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Reading Food Labels Gets Easier

Food health rating programs aim to help grocery buyers make better choices.
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WebMD Weight Loss Clinic-Feature
Reviewed by Louise Chang, MD

You know you should get in the habit of reading food labels when you shop for groceries, but it's not always easy. When you're in a hurry, it's easy to grab familiar foods without checking much more than the front of the package. And with so many foods to choose from -- and so much confusing information on labels – it can be hard to make choices with confidence.

"Consumers are confused and not totally comfortable reading labels because the information on the label does not make it clear how it relates to national health recommendations," says Mary Hartley, MPH, RD, nutritionist for Calorie Count Plus, a food-scoring program at the About.com web site.

The fact is that some of the claims on the fronts of the packages don’t tell the whole story, says Supermarket Savvy newsletter editor Linda McDonald, RD. 

"Many packages trumpet the benefit of a single attribute, like no trans fats, while ignoring other important information that consumers need to know, like how much saturated fat or added sodium is in that trans fat-free product," McDonald says.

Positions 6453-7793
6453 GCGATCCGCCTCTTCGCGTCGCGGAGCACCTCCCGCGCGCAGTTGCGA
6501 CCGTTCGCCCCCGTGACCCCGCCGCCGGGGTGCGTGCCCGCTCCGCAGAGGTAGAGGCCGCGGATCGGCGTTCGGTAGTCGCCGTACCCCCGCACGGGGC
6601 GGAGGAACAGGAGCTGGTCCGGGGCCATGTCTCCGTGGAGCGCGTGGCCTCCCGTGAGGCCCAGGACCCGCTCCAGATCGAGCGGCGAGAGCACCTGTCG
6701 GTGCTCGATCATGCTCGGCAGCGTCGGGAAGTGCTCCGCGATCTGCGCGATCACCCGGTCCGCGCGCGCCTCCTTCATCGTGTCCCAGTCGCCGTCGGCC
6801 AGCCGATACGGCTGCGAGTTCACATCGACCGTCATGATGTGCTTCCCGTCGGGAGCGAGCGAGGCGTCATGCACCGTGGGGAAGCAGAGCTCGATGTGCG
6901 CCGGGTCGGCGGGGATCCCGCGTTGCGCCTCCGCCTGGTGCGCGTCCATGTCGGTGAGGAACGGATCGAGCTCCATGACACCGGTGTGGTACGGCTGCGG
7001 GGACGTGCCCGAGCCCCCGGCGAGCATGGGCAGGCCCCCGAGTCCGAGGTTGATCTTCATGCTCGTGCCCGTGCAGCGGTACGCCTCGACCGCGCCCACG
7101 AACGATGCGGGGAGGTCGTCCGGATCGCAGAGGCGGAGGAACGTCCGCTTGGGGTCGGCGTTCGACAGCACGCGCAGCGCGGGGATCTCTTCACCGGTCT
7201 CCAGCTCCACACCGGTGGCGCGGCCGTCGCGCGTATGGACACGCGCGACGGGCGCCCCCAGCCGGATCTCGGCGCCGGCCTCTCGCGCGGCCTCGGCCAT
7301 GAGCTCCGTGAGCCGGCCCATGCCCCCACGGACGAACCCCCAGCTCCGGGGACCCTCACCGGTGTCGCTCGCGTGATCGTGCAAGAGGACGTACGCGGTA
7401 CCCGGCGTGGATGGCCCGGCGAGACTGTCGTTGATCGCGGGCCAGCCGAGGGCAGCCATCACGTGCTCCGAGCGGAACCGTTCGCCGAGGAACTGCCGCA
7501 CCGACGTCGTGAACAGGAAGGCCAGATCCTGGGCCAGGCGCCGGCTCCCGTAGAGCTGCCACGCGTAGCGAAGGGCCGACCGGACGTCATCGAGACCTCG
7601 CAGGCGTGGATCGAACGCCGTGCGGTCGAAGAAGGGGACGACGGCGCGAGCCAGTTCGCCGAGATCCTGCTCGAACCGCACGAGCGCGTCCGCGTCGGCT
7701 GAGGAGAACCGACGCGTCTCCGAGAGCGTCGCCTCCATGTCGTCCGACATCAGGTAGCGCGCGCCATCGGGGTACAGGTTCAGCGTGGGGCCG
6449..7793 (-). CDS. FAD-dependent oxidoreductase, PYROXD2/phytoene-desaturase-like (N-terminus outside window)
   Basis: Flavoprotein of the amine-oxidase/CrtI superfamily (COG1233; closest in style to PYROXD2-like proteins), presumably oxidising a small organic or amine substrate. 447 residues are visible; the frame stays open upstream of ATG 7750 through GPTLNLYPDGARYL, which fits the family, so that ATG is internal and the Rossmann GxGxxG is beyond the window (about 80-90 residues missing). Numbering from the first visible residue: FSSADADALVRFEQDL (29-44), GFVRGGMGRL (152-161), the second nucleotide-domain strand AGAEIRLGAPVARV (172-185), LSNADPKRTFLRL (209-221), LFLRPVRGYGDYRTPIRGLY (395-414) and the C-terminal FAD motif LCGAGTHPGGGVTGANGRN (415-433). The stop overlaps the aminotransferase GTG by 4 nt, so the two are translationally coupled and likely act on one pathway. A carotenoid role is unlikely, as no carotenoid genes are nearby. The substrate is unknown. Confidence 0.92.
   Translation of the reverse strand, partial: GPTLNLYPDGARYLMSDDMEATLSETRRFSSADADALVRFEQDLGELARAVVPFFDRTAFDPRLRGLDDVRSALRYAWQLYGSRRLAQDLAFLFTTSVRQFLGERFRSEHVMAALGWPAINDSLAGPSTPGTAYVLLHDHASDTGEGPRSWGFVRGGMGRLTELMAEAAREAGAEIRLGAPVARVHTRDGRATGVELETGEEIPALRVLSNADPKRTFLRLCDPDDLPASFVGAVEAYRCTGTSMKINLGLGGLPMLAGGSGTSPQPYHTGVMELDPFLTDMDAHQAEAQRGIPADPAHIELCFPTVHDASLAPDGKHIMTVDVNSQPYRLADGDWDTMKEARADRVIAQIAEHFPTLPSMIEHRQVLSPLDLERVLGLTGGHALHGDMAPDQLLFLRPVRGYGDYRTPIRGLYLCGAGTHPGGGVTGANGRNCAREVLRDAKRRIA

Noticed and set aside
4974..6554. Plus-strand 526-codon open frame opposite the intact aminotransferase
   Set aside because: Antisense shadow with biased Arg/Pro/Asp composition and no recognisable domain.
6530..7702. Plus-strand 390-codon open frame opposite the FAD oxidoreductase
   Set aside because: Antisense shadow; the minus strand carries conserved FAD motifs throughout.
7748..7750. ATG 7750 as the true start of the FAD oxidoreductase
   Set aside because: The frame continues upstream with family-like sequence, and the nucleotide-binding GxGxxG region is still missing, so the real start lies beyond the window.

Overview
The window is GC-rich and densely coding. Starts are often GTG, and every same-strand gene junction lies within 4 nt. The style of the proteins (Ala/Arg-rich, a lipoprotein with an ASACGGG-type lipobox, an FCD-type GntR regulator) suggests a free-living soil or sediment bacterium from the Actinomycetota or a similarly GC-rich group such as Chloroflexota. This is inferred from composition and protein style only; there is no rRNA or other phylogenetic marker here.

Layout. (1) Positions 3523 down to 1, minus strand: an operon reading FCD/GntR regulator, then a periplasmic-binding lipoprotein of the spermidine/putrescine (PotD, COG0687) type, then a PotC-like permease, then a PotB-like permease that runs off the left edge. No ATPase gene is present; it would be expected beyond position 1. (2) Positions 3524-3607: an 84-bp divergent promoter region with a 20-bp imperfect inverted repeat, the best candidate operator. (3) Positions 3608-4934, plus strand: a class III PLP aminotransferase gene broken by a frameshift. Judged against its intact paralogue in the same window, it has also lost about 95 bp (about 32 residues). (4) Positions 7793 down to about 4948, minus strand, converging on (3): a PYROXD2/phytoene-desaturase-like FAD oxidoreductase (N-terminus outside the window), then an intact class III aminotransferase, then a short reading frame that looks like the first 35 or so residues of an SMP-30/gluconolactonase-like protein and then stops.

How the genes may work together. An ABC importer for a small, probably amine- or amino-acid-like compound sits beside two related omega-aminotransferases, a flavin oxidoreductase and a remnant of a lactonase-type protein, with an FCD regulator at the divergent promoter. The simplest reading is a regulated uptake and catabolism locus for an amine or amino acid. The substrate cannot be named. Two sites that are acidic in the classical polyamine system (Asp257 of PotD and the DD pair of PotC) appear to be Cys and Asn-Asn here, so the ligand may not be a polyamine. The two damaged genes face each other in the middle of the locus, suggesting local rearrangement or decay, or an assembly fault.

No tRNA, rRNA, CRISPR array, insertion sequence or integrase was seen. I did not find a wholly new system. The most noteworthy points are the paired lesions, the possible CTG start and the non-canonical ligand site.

The good news is that some grocery chains, food companies, and other groups are implementing food scoring programs aimed at making it easier to choose wisely. These programs range from icons on the front of packages, to markers on store shelves, to online programs in which foods are scored according to their healthfulness.

How the Scoring Systems Work

In these scoring systems, foods are scored according to their nutritional profiles for both healthy ingredients (like nutrients, fiber, protein quality, and whole grains) and not-so healthy ones (like saturated and trans fats, added sugars, salt, and cholesterol). The scores allow consumers to compare different types of the same food within a category (for example, breakfast cereals).

Most systems use a mathematical formula that takes certain nutritional factors into account and generates a score. These formulas vary from system to system; the exact formulas have generally not been made public for fear they could be replicated.

Experts warn that scoring systems are not foolproof. Some say that, depending on the criteria used to score foods, some healthy foods might actually score poorly. For example, vegetable juice could get a low score because of its high sodium content, and yogurt with added fruit could score low because it contains added sugar.

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